While GMC is synonymous with trucks, General Motors has also made it a pseudo-luxury brand in relation to Chevrolet. Customers who have cross-shopped the GMC's Sierra against the Chevy Silverado already know this. Pricing differences may start off tight but the Sierra quickly runs away with things when High Country and Denali trims start coming into play. It's a largely similar story with the two brands' midsize Canyon and Colorado. Chevy's entry is the more value-oriented truck and can be equipped to boast superior off-road capabilities.

The Chevrolet Colorado ZR2 trounces the GMC Canyon AT4 when both are thrown squarely at Mother Nature. But this was by design, explaining why the latter model phased out the automaker's "All Terrain" badging. GMC is supposed to be the brand you want to relax in and often yields slightly nicer interiors than its Chevy equivalent. Unfortunately, this has allowed pickups like the more-capable (and expensive) Colorado ZR2 Bison shame GM's "truck brand" as delivering lesser ORVs. GMC is hoping to remedy the issue by offering the 2021 Canyon AT4 Off-Road Performance Edition - which adds some items that make it more of a contender whenever pavement is in short supply.

Truth be told, we really don't see much of a reason for anybody to get bent out of shape that Chevy is offering the superior dune hoppers. The Colorado ZR2 was designed to be better off-road than the Canyon AT4 and that's where it shines brightest. But most of us spend the brunt of our time in traffic jams and parking lots - limiting the more-expensive ZR2's appeal against the AT4. The Canyon AT4 Off-Road Performance Edition seems poised to close the performance gap while maintaining that slight edge in terms of overall luxury.

We first heard talk of a more-brutish AT4 when GM Authority started issuing leaks back in January. But General Motors gave it an official showcase on Monday, confirming much of what was already being speculated. Rocker panel protectors and a series of skid plates help keep the truck's sensitive areas from getting banged up. Ditto for the now absent air damn, a decision which improves the AT4's approach angle by 35 percent and keeps it just shy of 30 degrees.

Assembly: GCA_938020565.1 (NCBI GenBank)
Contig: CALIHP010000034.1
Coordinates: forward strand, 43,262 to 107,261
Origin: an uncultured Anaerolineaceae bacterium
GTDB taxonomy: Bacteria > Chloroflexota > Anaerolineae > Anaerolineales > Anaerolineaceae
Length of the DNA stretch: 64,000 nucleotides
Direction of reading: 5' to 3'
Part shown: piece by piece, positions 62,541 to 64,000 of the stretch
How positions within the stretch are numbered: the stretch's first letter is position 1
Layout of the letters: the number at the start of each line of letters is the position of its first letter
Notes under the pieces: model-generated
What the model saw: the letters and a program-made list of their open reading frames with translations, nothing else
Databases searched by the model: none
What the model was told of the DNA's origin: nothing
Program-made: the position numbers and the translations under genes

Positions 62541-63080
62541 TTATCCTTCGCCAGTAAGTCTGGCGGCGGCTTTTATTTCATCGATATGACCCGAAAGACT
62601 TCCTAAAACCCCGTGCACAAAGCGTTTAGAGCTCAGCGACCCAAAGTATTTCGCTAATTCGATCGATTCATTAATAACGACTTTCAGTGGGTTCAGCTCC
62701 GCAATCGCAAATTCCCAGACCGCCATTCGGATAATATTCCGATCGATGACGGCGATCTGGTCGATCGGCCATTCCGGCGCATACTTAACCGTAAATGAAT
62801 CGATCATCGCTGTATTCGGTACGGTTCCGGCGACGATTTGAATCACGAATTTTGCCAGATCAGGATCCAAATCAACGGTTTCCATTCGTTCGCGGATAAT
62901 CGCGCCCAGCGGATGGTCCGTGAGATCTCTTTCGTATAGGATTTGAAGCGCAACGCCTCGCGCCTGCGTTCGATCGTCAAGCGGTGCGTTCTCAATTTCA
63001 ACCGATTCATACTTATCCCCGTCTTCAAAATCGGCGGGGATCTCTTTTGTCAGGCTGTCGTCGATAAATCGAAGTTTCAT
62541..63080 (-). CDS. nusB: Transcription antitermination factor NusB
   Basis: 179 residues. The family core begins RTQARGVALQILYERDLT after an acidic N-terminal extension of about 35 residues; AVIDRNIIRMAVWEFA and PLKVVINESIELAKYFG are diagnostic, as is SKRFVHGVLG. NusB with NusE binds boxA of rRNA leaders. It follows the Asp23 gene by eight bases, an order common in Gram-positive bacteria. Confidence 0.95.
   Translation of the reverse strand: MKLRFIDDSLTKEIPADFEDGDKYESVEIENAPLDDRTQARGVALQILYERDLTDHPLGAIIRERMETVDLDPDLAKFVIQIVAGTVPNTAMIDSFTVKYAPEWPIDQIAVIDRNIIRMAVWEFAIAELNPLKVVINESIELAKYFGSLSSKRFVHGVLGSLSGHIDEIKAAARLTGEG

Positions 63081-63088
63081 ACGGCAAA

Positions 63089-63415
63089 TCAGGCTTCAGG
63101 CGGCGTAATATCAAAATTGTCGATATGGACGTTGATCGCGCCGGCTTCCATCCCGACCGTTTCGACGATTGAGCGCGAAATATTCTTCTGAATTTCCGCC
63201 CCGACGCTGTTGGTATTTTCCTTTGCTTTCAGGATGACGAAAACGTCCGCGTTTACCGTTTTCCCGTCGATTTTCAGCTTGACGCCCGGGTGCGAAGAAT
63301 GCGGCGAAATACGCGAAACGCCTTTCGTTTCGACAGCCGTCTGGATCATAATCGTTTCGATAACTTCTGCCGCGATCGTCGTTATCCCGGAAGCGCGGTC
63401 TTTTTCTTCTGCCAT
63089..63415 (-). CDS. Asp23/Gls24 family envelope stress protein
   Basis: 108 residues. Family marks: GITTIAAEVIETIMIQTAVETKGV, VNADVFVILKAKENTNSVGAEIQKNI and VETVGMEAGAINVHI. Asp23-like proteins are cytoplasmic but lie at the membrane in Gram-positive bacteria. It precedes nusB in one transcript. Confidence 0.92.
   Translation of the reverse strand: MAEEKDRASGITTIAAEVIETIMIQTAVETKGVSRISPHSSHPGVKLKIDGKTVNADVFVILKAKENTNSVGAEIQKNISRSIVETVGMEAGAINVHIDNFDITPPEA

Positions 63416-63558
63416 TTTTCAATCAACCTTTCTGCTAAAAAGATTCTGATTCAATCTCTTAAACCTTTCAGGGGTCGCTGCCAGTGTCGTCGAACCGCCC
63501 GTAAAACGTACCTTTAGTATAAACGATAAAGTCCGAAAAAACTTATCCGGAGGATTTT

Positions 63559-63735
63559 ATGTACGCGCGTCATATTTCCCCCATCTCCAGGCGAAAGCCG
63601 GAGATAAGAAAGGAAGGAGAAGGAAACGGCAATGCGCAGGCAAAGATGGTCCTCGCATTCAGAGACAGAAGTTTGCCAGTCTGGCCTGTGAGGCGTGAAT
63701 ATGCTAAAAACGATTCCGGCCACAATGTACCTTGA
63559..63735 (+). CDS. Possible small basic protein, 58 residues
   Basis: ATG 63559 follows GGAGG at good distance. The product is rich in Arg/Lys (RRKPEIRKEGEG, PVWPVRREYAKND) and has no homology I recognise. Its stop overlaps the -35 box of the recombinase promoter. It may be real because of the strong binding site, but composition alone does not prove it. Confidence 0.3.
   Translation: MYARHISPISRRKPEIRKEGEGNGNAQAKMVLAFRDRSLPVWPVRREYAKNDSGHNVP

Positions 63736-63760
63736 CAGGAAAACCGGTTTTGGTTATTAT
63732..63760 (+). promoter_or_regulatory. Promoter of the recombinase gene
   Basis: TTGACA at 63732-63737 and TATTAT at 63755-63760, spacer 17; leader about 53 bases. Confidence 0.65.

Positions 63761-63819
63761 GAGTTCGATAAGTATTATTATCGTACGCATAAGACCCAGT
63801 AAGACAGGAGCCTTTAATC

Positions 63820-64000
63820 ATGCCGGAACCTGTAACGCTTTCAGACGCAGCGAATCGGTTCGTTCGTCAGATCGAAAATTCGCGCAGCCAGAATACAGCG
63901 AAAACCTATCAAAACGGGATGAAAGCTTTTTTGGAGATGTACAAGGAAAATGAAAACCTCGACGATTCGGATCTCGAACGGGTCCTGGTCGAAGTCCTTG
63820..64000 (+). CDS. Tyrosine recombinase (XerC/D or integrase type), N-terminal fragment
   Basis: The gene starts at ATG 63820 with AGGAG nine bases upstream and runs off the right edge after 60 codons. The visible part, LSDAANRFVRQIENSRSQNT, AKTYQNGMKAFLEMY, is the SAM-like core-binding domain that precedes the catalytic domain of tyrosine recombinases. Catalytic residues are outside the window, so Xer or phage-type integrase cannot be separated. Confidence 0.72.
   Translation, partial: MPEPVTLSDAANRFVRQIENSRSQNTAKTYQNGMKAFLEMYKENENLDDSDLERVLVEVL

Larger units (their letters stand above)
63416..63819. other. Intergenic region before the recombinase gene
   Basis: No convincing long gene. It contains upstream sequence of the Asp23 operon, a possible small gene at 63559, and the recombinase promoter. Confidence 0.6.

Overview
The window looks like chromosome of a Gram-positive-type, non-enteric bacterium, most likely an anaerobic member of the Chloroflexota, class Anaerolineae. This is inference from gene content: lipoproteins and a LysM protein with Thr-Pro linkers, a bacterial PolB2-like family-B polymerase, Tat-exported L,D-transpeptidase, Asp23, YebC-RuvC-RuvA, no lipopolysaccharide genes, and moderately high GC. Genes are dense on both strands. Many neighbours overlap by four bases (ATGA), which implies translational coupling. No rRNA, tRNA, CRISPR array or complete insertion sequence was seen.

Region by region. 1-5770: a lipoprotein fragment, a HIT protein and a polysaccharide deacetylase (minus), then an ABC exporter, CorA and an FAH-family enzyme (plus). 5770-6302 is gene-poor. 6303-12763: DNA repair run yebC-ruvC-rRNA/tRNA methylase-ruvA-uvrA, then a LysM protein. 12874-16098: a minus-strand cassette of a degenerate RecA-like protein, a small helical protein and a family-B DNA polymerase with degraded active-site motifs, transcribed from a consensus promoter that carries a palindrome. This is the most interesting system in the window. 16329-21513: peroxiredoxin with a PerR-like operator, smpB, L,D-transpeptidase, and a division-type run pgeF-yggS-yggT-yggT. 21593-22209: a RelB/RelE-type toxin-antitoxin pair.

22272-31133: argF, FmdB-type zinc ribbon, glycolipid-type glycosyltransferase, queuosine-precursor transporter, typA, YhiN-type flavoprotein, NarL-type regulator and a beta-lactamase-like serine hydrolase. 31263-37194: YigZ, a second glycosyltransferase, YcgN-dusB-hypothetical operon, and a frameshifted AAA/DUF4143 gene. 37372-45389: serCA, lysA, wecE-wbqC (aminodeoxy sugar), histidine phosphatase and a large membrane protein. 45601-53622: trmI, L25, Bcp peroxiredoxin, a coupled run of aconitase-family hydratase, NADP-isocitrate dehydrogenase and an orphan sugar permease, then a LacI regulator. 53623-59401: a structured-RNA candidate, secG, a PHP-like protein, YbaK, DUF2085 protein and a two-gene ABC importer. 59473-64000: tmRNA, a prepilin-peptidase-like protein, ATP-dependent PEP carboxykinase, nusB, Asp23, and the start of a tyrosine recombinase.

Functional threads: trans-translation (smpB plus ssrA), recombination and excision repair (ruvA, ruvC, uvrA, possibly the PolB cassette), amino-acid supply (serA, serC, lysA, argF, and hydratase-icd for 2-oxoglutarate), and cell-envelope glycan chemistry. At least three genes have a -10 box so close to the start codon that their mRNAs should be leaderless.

There's also a suspension-leveling kit and an array of cosmetic goodies like 17-inch gloss black wheels, black badging, and black finishers on the exhaust tips. That's in addition to the standard AT4's Eaton G80 rear locking differential, 2-inch lift kit, Goodyear Wrangler DuraTrac tires, recovery hooks, hill descent system, and Kalahari interior stitching. The 308-hp, LGZ 3.6-liter V6 gasoline engine mated to an eight-speed auto will also carry over. But customers should retain the option to pick the 2.8-liter Duramax turbo-diesel and its obligatory six-speed automatic.

GMC has yet to share pricing but an announcement should be fast approaching since the company plans on taking orders before year's end. It looks interesting enough and adds a bit of attitude to the Canyon, though clearly falls short of transforming the AT4 into something entirely different. While that's not a bad thing if comfort remains your priority, those wanting the most off-road capability they can get from an American midsize pickup should probably stick with the ZR2 Bison or take Jeep's Gladiator out for a spin.

a version of this article first appeared on TTAC